354
APPENDIX I1
are related to the network and the machine stators but these are ignored by establishing algebraic equations to replace the differential equations. The associated variables are then permitted to vary instantaneously. However, the time constants of the remaining ordinary differential equations are still sufficiently varied to give a large range of eigenvalues. It is, therefore, important that if the fastest remaining transients are to be considered and not ignored, as so often done in the past, a method must be adopted which keeps the computation to a minimum.
11.3 PredictorCorrector Methods
These methods for the solution of the differential equation p Y = F ( Y , X ) with Y ( 0 ) = Y O and X ( 0 ) = X O have all developed from the general kstep finite difference equation:
k
k
(11.9)
(11. lo)
i=O
i=O
Basically, the methods consist of a pair of equations, one being explicit (PO = 0) to give a prediction of the solution at tn+l and the other being implicit (PO# 0), which corrects the predicted value. There are a great variety of methods available, the choice being made by the requirements of the solution. It is usual for simplicity to maintain a constant step length with these methods if k > 2. Each application of a corrector method improves the accuracy of the method by one order, up to a maximum given by the order of accuracy of the corrector. Therefore, if the corrector is not to be iterated, it is usual to use a predictor with an order of accuracy one less than that of the corrector. The predictor is thus not essential, as the value at the previous step may be used as a first crude estimate, but the number of iterations of the corrector may be large. While, for accuracy, there is a fixed number of relevant iterations, it is desirable for stability purposes to iterate to some predetermined level of convergence. The characteristic root (z1) of a predictor or corrector when applied to the single variable problem p y = k y with y ( 0 ) = yo (11.1 1 ) may be found from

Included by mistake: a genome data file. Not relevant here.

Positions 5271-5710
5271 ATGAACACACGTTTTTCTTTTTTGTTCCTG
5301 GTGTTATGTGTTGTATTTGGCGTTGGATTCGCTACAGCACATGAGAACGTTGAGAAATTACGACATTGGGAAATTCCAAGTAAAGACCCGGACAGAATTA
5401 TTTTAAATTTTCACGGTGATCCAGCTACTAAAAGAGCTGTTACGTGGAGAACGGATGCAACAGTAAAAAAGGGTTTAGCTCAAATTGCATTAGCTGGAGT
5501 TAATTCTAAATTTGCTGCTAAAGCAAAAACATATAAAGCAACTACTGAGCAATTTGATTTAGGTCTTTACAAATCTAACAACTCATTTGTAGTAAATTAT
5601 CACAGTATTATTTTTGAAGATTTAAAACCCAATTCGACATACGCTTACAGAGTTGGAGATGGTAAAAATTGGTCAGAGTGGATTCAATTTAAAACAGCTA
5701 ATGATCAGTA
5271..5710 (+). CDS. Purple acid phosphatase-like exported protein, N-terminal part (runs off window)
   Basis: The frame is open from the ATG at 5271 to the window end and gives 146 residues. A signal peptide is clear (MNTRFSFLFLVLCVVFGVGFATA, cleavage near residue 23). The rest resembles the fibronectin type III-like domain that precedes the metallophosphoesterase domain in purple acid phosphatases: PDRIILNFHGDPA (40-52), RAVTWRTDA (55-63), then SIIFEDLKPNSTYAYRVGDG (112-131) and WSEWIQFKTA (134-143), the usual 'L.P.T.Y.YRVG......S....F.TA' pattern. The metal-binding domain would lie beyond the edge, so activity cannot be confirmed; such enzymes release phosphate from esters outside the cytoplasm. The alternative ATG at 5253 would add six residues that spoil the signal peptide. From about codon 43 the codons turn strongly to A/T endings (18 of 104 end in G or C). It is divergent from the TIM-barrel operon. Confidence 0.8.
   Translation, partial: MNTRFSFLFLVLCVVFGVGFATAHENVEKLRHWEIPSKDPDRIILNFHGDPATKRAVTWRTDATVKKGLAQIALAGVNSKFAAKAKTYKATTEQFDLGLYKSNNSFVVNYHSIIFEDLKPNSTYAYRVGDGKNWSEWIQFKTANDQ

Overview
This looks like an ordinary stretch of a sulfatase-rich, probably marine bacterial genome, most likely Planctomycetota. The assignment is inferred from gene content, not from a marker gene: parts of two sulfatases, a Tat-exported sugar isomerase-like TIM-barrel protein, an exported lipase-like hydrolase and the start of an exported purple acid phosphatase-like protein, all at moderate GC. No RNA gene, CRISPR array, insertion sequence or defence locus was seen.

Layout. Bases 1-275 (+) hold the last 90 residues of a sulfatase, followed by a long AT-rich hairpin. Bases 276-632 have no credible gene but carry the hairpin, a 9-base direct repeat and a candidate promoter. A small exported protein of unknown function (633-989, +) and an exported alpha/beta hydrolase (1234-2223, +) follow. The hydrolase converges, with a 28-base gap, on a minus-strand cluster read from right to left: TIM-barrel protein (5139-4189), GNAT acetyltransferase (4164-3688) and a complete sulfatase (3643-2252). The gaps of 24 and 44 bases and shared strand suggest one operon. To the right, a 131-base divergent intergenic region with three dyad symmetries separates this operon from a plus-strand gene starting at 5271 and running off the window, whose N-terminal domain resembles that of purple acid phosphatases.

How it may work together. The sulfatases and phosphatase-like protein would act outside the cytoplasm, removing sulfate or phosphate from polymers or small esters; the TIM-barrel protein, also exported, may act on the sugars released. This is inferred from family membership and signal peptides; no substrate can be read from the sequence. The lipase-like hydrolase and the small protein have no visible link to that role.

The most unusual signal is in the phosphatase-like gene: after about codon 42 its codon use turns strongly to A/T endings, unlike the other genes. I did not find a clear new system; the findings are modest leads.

c(ai k
i=O
hAp"z'k'' = 0.
(11.12)
When applying a corrector to the problem defined by equation (11.11) and rearranging equation (11.10) to give (11.13)
11.3 PREDICTORCORRECTOR METHODS
355
the solution to the problem becomes direct. The predictor is now not necessary as the solution only requires information of y at the previous steps, i s . at yn=i+l for i = 1 , 2, . . . , k. Where the problem contains two variables, one nonintegrable, such that:
(11.14)
(11.15) then
Yn+I
= Cn+I
+ mn+lXn+I?
(11.16)
and (11.18) Although cn+l and m,+l are constant at a particular step, the solution is iterative using equations (11.15) and (11.16). Strictly, in this simple case, xn+l in equation (II.16) could be removed using equation (11.15), but in the general multivariable case this is not so. The convergence of this method is now a function of the nonlinearity of the system. Provided that the step length is sufficiently small, a simple Jacobi form of iteration gives convergence in only a few iterations. It is equally possible to form a Jacobian matrix and obtain a solution by a Newton iterative process, although the storage necessary is much larger and, as before, the step length must be sufficiently small to ensure convergence. For a multivariable system, equation (11.9) is coupled with
0 = G ( Y ,X),
(11.19)
and the solution of the integrable variables is given by the matrix equation
Yn+l
= Cn+l
+ Mn+I V n + 1
I
Xn+lll.
(11.20)